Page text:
them one by one disappear. >> this is sort of a merger between art and science and advocacy in a funny way getting people to wake unand realize what is going on -- wake up and realize what is going on. so it is a memborial trying to get us to interpret history and look to the past. they have always been about lacking at the past so we proceed forward and maybe don't commit the same mistakes. >> here we are at the embarcadero. we are standing at one of locations for the street artists. can you tell me about this particular location, the program? >> this location is very significant. this was the very first and only location granted by the board of supervisors for the street artist when the program began in 1972. how does a person become a street artist? there are two major tenants. you must make the work yourself and you must sell the work yourself. a street artist, the license, then submitting the work to a committee of artists. this committee actually watches them make the work in front of them so that we can verify that it is all their own work. >> what happened during the holiday to
golden gate park. the museum and the academy of sciences and so many other institutions. but also, a lot of community arts centers. there is all these community arts space is that i just love, and it makes our neighborhoods a much more colorful and livable as well. >> what motivated your interest in politics? >> i guess i have always been passionate about civil rights and equality for everyone, and i have a 10-year-old daughter, so having a girl has made me much more sensitive to gender equality and other issues, but i guess i have always been someone that is vocal about my politics, but as a supervisor, and having to listen to many perspectives before making key decisions. as an activist in chinatown, i have always felt that working families and people who work in our neighborhoods need to have much more support. it is always about giving more voice to immigrants or the underserved and workers in the city. that is what drives my passion as a supervisor. >> tell me about the process of running for supervisor. what did you learn from the campaign process? was anything surprising? supervis
acting unusually and all bats. under scoring treatment can save lives. health and science editor, john fowler, ktvu news, back to you. >>> new cases in the allegations of a teacher for failing report malstation reports. notes taken by the principal were made public yesterday. santa clara county officials say the documents reveal the principal had enough information to get the teacher, chandler, from his althoughed victim to report possible allegations three months before she did. she waited until chandler was accused of molesting another child to report him. >> obviously we believe the notes are the most compelling evidence that we have of the student reporting the situation. >> now, we tried contacting the attorney for the principal but have not heard back. they take the allegation seriously and cooperating fulliy with law enforcement. >>> investigators are looking into what caused a car crash that killed a driver today. it happened before 11:00 from interstate 880 to highway 237. the driver of the toyota crashed into a concrete divider and the car burst into flames. the driver died a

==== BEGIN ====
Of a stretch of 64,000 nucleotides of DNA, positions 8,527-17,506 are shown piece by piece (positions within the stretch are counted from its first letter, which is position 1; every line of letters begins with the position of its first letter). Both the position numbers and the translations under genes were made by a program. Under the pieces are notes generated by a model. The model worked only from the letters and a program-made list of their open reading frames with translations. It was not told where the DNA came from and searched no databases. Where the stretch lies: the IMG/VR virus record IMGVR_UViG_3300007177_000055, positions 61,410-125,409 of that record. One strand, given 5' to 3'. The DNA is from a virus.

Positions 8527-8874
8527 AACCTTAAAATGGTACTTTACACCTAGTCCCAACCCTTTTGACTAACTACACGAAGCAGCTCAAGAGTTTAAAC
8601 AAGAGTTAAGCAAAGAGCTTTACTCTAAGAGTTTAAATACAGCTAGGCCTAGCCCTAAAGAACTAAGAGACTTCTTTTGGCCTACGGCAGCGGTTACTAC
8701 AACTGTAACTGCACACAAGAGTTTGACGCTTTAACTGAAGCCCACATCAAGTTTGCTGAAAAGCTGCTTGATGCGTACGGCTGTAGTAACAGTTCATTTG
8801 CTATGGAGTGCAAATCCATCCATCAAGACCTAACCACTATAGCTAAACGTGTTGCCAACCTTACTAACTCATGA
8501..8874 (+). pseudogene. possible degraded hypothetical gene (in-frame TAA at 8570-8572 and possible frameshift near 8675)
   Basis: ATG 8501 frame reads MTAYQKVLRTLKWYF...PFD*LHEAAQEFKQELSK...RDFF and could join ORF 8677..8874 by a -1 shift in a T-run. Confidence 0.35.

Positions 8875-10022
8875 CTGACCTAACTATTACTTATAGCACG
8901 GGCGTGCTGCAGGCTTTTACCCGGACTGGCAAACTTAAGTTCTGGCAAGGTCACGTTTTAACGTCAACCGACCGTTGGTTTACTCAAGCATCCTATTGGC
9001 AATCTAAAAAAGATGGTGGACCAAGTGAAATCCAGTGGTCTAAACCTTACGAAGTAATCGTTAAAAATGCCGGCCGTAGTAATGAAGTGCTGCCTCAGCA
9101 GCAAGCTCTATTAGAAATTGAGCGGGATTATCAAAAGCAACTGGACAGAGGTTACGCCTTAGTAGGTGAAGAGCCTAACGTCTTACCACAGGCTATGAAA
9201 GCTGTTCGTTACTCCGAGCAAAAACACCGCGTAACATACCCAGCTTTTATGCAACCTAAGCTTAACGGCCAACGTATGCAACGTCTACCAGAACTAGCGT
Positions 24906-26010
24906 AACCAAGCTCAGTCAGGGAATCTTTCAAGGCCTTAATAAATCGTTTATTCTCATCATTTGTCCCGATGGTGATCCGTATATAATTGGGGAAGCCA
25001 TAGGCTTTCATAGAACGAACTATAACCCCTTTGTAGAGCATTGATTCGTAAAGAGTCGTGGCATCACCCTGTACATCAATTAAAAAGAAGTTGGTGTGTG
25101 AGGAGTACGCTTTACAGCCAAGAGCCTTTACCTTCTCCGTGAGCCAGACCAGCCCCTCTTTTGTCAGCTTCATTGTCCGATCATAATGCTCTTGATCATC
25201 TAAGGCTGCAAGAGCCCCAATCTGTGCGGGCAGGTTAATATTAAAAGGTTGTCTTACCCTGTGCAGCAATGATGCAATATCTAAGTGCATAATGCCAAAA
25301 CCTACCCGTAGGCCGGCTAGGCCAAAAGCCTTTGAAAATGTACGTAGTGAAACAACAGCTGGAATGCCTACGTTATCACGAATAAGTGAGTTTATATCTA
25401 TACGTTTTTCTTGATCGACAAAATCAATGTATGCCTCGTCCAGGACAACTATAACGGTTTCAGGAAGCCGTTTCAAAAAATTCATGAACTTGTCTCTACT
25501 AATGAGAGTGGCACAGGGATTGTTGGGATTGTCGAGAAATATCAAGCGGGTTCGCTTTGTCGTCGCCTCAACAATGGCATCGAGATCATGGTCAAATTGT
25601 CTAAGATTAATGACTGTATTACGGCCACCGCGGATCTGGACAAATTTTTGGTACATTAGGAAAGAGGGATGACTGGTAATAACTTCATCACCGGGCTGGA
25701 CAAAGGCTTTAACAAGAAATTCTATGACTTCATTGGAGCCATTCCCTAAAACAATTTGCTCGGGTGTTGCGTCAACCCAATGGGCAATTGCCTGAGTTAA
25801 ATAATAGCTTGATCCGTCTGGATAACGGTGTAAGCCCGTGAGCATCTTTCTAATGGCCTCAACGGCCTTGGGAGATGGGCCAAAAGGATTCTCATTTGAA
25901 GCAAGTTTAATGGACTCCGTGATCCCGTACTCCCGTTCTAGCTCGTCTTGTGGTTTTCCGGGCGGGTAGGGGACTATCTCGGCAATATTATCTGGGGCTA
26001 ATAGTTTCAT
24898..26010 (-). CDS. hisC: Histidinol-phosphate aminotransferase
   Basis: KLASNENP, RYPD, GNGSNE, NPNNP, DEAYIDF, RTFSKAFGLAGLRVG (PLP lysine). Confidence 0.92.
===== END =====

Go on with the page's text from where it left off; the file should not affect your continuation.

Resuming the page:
people work on that project thus far. the rebuilding of the academy of science in golden gate park. the rebuilding of our public hospital laguna honda this is on going work with the same contract ors that move successful apprentices from one project to another and keep them working for several years. the construction workers of the future to be the superintendents the construction owners. that's the perfect thing there. that's success.
is science given at grades five, eight and ten. you see the same double digit trend with the district moving from 51.2 to 51.6. and as i said when we look we have three lenses in which we look at these scores. the first is over time. the second is movement. looking at the same group of students that took the test two years in a row and how did they move in their proficiency level? so we had matched scores for 30,000 students. and when they began the year last year they came in at 60.4 percent proficiency and by the end of the year 62.7 or 63% of them were profishtd. looking at all the proficiency levels and how students moved we found the movement to be around 16.6 percent or 70% to round it which means seven out of every ten students either remained profirkt or advanced or moved up one level. okay. i'm going to repeat that. seven out of every ten students either remained proficient and advanced or moved up a level. in math we found the movement to be at 73% and this was similar to what we saw in [inaudible]. as i said the third lens by which we look at these scores are acceleratio
science. i think it is a good match for me to be demonstrating the wii, which is a good physical activity. i am joined on the stage by a student, not from usf, but from san francisco state. we actually talk to each other. this is mackenna. >> good morning. >> finally, i am joined by alicia from the independent living center in san francisco. it is great for all of you to be here today. people will be trickling in over the next half hour. we will give you a taste of what wii is like. we have set up the game. i will start by playing mackeena in a game of tennis. the interesting thing about wii is we use this little remote. just by moving our arms, we can control movement on the screen. you will be watching up on the big screen as we play a game of tennis. are you ready? all right. we will select two players. that is me. does that look like me? it kind of those -- of does. does that look like mackenna? that is not by chance. you can make the person look like anything you want. they can even look like aliens. interesting. we are going to play some great tennis today. ok. one thing to tell you